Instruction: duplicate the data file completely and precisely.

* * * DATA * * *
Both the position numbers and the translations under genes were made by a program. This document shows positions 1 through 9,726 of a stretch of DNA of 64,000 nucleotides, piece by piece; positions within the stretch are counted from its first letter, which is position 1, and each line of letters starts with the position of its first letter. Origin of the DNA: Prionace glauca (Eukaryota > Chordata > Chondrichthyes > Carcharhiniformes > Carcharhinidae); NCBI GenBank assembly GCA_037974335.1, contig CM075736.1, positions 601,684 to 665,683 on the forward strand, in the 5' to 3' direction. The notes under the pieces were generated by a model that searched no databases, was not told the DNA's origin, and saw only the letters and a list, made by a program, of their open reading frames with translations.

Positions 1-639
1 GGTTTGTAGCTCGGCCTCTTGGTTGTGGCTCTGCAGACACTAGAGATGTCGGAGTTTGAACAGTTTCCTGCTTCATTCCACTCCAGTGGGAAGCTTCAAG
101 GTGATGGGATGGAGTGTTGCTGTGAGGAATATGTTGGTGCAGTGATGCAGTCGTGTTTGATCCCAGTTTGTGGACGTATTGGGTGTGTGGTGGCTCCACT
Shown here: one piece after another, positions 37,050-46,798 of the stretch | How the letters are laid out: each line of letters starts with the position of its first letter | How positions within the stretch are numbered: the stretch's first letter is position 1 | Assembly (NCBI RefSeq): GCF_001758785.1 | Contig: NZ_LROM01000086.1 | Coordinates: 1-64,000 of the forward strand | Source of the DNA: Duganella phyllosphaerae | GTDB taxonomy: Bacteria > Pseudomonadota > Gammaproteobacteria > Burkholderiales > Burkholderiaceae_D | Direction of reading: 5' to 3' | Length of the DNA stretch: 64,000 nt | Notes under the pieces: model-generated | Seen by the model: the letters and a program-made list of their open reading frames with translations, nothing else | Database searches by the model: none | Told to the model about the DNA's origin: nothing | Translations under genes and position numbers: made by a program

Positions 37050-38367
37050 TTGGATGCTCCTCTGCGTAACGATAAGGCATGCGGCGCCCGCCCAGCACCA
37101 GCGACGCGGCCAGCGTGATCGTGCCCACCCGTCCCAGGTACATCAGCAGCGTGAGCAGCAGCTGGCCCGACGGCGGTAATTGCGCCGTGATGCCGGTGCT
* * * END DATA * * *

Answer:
Both the position numbers and the translations under genes were made by a program. This document shows positions 1 through 9,726 of a stretch of DNA of 64,000 nucleotides, piece by piece; positions within the stretch are counted from its first letter, which is position 1, and each line of letters starts with the position of its first letter. Origin of the DNA: Prionace glauca (Eukaryota > Chordata > Chondrichthyes > Carcharhiniformes > Carcharhinidae); NCBI GenBank assembly GCA_037974335.1, contig CM075736.1, positions 601,684 to 665,683 on the forward strand, in the 5' to 3' direction. The notes under the pieces were generated by a model that searched no databases, was not told the DNA's origin, and saw only the letters and a list, made by a program, of their open reading frames with translations.

Positions 1-639
1 GGTTTGTAGCTCGGCCTCTTGGTTGTGGCTCTGCAGACACTAGAGATGTCGGAGTTTGAACAGTTTCCTGCTTCATTCCACTCCAGTGGGAAGCTTCAAG
101 GTGATGGGATGGAGTGTTGCTGTGAGGAATATGTTGGTGCAGTGATGCAGTCGTGTTTGATCCCAGTTTGTGGACGTATTGGGTGTGTGGTGGCTCCACT
Shown here: one piece after another, positions 37,050-46,798 of the stretch | How the letters are laid out: each line of letters starts with the position of its first letter | How positions within the stretch are numbered: the stretch's first letter is position 1 | Assembly (NCBI RefSeq): GCF_001758785.1 | Contig: NZ_LROM01000086.1 | Coordinates: 1-64,000 of the forward strand | Source of the DNA: Duganella phyllosphaerae | GTDB taxonomy: Bacteria > Pseudomonadota > Gammaproteobacteria > Burkholderiales > Burkholderiaceae_D | Direction of reading: 5' to 3' | Length of the DNA stretch: 64,000 nt | Notes under the pieces: model-generated | Seen by the model: the letters and a program-made list of their open reading frames with translations, nothing else | Database searches by the model: none | Told to the model about the DNA's origin: nothing | Translations under genes and position numbers: made by a program

Positions 37050-38367
37050 TTGGATGCTCCTCTGCGTAACGATAAGGCATGCGGCGCCCGCCCAGCACCA
37101 GCGACGCGGCCAGCGTGATCGTGCCCACCCGTCCCAGGTACATCAGCAGCGTGAGCAGCAGCTGGCCCGACGGCGGTAATTGCGCCGTGATGCCGGTGCT